Francois Haasbroek and Jaap Pijl are two unlikely characters to have been South Africa’s first canned wine producers. Francois, of Blackwater Wines, is an umpteenth generation South African whose winemaking style is rooted in the traditional camp. Jaap is a Dutch accountant by trade, working primarily with large wineries over the years. They might seem risk adverse, but the founding of their canned wine venture, Renegade Wines, proved them to be quite the opposite.
Riverine is the latest brand from Renegade Wines. Most canned wines on the market today are made to fit their container. Cheap wines in a cheap vessel made from cheap fruit. But Francois, the Riverine winemaker, sees it the other way around. They just “put wine in packaging that makes sense.” His wines are made with the same approach that he takes at Blackwater: sustainable farming, wild yeast fermentation, and being hands-on in the cellar but never with heavy hands. Bridging the gap between old school and new wave, he makes varietally correct wines from extremely carefully sourced fruit – they just happen to be in a can. The Chenin Blanc comes from a Certified Old Vine Heritage Vineyard, and the rosé is whole-bunch pressed from a bushvine site on sand. In few instances will you find this kind of TLC – and old vines for that matter – in a can.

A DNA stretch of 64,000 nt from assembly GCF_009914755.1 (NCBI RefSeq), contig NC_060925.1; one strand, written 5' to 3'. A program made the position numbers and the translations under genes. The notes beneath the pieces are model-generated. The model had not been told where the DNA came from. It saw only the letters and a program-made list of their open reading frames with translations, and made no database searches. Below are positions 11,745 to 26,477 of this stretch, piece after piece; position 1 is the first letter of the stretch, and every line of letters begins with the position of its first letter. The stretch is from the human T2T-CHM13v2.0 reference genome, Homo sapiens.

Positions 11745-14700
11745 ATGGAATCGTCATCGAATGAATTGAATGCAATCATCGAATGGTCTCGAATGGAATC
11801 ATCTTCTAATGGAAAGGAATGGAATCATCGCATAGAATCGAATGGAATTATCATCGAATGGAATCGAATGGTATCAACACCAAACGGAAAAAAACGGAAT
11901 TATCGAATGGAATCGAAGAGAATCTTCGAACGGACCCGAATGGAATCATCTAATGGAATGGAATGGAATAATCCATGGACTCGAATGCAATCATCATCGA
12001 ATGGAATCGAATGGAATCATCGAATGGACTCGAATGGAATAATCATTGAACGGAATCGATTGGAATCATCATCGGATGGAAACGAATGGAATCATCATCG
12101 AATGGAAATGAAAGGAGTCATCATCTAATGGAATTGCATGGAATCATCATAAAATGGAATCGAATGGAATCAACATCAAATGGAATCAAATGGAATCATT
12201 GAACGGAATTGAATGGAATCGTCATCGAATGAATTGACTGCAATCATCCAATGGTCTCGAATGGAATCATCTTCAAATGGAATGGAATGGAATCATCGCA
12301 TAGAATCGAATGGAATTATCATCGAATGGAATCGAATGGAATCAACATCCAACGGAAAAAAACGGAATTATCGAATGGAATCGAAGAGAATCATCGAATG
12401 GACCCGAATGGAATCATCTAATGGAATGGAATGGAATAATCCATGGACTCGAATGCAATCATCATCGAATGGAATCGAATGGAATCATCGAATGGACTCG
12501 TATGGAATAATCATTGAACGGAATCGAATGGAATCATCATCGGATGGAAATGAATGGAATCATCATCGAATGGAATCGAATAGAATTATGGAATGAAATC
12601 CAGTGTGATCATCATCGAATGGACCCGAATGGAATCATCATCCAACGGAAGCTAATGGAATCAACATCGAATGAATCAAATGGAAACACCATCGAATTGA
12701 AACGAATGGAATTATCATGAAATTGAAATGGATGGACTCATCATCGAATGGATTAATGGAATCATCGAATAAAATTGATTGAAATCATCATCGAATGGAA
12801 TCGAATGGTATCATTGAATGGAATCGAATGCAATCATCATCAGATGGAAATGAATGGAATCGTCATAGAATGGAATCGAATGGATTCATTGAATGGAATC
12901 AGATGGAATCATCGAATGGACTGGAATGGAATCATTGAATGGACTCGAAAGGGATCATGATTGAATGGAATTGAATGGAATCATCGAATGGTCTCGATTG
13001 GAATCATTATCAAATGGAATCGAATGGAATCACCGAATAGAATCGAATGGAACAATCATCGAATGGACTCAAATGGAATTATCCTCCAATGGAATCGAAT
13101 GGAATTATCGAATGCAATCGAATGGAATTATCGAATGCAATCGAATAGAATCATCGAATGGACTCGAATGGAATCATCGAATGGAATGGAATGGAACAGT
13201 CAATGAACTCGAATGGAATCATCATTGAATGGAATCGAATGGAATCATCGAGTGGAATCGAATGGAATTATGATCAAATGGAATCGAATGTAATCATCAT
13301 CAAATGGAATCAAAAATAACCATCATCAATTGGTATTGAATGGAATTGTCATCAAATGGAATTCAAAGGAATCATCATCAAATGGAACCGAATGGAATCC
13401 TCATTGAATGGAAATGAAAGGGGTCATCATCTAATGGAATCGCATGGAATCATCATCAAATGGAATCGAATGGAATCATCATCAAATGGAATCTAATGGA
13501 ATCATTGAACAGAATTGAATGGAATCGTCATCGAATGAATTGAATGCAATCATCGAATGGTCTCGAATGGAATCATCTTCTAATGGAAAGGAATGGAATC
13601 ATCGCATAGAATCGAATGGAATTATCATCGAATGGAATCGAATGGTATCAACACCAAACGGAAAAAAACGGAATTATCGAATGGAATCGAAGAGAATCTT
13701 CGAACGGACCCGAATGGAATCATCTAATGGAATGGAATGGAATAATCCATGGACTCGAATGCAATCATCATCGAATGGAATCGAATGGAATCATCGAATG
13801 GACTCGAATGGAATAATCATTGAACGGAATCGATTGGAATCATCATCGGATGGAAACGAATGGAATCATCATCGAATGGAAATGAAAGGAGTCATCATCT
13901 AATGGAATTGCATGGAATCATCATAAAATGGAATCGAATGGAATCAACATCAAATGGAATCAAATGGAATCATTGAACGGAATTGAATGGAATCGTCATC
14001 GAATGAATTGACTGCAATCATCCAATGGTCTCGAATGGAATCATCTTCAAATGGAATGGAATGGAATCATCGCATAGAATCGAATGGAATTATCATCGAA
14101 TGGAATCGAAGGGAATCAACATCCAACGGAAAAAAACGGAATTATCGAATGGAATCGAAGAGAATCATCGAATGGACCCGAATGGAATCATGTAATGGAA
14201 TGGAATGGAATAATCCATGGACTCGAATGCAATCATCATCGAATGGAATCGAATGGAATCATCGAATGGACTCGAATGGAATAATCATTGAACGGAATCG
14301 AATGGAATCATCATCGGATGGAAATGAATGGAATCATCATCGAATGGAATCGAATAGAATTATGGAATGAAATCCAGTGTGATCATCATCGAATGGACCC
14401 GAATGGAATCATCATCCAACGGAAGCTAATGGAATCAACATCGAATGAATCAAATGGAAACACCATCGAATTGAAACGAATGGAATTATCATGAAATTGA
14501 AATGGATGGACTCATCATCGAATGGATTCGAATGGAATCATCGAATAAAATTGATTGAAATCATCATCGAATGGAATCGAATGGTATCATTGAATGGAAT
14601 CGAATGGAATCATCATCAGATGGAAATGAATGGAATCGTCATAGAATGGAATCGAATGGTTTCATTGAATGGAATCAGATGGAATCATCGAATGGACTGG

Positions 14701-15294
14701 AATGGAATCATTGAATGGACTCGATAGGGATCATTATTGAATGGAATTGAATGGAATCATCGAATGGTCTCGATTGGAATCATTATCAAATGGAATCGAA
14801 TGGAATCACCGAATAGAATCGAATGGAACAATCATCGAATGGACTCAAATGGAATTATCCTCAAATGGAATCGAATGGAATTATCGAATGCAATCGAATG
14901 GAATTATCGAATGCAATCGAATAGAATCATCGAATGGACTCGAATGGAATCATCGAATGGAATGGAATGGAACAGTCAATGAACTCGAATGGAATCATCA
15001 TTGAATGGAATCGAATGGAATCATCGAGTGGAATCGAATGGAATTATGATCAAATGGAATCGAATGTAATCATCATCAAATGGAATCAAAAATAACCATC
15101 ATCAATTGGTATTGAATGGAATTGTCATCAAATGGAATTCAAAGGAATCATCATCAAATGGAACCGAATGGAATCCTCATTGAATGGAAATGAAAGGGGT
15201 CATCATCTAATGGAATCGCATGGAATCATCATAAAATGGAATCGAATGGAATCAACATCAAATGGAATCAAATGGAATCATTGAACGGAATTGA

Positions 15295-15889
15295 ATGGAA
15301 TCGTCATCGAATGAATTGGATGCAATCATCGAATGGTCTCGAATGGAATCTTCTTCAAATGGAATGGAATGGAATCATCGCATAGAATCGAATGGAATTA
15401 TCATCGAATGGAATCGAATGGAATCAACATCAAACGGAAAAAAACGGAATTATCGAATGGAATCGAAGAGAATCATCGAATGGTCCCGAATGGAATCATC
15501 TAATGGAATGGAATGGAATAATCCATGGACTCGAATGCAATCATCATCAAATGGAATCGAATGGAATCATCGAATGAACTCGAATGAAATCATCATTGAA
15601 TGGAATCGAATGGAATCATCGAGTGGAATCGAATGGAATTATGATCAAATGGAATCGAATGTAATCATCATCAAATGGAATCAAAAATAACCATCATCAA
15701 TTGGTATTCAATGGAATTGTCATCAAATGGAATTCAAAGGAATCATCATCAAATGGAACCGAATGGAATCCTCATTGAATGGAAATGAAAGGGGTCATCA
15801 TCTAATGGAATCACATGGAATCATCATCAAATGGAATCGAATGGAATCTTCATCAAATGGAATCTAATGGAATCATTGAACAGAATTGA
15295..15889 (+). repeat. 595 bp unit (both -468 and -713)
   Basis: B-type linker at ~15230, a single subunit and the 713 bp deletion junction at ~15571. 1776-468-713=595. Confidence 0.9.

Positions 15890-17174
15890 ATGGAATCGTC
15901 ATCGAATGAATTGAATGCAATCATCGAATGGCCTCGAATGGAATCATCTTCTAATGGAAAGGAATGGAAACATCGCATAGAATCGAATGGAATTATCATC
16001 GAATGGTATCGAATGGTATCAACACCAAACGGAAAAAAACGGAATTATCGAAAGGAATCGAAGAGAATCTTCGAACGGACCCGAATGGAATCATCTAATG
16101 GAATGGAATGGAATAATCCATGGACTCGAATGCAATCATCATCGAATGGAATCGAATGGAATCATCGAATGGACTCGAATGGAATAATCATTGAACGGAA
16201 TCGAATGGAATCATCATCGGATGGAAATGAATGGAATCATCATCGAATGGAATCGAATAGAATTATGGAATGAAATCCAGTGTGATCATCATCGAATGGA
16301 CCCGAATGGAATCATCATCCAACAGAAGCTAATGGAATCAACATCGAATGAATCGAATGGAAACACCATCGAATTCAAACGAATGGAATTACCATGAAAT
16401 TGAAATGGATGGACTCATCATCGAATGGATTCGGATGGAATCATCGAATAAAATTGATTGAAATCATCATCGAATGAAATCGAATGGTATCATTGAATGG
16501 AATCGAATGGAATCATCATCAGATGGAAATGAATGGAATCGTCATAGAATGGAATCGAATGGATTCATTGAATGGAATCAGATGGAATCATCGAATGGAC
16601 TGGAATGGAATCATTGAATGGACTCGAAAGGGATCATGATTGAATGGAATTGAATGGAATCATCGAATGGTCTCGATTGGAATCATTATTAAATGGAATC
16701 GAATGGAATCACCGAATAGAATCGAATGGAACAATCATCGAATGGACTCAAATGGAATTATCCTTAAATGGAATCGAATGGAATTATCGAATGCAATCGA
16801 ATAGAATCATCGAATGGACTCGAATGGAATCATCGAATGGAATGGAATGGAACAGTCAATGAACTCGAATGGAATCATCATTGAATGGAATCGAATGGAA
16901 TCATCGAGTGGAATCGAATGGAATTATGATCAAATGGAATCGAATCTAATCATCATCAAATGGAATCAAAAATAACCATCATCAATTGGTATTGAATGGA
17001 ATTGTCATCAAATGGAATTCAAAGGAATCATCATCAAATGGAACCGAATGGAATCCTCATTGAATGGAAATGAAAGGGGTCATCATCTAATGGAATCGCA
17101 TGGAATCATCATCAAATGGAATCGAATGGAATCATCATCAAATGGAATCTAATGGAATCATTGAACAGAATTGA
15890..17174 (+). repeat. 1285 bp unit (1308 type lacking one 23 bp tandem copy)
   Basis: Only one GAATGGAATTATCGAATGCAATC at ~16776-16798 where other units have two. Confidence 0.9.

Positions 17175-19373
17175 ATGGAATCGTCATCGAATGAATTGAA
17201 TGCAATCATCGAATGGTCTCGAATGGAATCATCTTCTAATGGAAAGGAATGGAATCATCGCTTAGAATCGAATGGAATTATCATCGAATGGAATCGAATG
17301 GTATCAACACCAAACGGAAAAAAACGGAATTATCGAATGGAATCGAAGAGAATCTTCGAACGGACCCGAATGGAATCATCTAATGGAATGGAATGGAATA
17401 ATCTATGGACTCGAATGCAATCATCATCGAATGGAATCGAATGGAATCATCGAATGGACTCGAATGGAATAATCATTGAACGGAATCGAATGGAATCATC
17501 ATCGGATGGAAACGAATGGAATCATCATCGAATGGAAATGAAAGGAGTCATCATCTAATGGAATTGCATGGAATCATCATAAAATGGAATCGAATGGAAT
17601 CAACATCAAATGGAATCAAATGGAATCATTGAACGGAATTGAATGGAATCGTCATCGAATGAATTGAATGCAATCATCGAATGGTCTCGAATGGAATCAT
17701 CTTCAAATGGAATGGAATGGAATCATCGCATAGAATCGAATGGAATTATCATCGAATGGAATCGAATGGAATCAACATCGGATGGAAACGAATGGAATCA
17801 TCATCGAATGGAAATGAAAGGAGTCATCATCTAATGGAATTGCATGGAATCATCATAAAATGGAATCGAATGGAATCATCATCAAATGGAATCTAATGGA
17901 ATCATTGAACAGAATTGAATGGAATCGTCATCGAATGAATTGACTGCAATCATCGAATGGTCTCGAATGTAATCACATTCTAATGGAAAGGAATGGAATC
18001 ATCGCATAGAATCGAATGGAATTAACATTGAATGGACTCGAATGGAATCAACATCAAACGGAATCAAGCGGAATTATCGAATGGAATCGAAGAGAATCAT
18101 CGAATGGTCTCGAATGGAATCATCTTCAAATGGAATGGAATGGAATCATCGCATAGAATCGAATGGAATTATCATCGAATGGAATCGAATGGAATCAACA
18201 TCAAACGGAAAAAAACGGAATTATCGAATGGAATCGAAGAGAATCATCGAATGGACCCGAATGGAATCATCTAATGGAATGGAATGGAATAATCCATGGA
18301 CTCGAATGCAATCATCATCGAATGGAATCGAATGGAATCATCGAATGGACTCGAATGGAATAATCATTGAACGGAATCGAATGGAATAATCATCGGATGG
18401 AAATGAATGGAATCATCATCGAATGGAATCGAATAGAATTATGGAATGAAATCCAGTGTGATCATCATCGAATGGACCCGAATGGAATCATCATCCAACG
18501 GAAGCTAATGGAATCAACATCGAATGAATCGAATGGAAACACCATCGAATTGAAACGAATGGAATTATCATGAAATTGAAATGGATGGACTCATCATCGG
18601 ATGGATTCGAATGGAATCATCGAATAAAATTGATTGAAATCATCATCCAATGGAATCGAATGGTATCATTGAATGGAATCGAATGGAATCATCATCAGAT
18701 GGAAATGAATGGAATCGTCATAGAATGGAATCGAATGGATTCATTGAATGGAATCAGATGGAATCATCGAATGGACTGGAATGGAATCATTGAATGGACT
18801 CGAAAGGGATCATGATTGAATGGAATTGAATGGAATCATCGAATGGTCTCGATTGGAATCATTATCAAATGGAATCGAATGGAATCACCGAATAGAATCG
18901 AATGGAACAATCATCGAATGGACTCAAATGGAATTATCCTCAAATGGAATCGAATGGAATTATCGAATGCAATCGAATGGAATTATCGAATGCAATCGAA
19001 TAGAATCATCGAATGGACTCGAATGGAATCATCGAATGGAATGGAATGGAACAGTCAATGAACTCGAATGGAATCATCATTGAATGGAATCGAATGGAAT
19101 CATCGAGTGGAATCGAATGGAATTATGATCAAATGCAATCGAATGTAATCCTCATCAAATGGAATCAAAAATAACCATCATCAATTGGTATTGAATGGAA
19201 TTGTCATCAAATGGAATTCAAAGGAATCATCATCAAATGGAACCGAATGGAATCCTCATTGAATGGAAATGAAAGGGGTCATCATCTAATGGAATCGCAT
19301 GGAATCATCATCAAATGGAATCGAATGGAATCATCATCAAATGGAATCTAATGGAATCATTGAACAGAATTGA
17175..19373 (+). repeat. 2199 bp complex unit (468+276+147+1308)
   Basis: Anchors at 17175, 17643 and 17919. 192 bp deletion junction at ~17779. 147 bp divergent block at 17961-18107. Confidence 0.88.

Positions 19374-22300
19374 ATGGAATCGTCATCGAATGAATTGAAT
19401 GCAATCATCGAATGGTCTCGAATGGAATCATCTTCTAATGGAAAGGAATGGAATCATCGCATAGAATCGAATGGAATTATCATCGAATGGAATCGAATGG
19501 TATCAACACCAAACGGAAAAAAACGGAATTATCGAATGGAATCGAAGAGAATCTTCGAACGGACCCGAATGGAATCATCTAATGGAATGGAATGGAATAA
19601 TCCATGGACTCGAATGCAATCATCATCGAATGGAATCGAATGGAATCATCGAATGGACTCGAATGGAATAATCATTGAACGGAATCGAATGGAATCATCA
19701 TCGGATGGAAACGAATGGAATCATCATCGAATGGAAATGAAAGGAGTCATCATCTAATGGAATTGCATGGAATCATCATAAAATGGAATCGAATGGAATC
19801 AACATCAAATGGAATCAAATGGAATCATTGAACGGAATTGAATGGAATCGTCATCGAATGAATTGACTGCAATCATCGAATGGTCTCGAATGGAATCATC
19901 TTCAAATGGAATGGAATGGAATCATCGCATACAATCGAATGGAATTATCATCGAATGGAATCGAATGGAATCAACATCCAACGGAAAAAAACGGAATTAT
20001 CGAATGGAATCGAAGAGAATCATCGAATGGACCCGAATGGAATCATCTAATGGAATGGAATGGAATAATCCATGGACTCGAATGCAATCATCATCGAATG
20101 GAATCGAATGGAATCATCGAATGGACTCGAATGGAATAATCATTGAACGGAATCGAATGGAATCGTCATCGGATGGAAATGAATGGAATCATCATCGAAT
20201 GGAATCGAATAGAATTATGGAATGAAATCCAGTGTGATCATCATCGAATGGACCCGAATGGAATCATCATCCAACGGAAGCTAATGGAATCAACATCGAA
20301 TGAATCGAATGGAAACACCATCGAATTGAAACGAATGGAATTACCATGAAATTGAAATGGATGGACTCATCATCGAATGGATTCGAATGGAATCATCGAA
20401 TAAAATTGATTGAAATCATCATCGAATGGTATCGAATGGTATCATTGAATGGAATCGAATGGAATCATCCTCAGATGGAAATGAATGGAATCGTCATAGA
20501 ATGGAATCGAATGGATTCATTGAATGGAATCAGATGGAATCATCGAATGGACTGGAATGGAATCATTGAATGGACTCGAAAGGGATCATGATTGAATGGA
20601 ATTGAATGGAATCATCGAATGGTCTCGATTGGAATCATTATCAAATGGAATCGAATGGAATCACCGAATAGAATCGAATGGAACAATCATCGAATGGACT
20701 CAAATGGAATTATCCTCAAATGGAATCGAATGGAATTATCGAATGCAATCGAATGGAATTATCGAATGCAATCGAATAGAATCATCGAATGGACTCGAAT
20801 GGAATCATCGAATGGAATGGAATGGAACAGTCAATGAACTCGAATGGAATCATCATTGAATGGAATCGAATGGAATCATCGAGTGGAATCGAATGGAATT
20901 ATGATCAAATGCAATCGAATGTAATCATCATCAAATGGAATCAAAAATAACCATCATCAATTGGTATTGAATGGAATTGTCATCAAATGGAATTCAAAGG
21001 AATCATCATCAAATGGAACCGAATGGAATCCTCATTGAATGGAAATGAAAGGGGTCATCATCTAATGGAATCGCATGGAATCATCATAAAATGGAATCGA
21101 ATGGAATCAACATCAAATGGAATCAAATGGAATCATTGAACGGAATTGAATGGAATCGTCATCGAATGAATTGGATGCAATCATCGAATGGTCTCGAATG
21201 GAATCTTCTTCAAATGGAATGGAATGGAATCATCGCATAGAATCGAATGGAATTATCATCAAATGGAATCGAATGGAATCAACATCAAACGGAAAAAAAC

Movers and shakers know that change isn’t easy. Getting South Africa’s first canned wines to market was a mammoth task, particularly in an industry that is disinclined to change. Red tape bureaucracy prevailed as they tried to prove that cans could be a viable vessel for good, young-drinking wines. After rigorous shelf-life testing that lasted the better part of 2019, Renegade Wines became the first company to sell canned wines in South Africa. They chose to share this shelf-life research with the nation’s wine industry so that no one else had to go through the burdensome waiting period. For this, they were awarded an Innovative Business Award by the Western Cape Government in 2020.
Having won the wine packaging battle, Francois and Jaap wanted to be a force for good beyond just the wine industry. The logo pays homage to the Riverine rabbit, a critically endangered species native to South Africa of which only 1,500 remain today. A portion of the proceeds of the sales of Riverine cans are dedicated to their protection. Saving rabbits is in Francois’s nature, after all. The English translation of Haasbroek? Rabbit Pants. 😉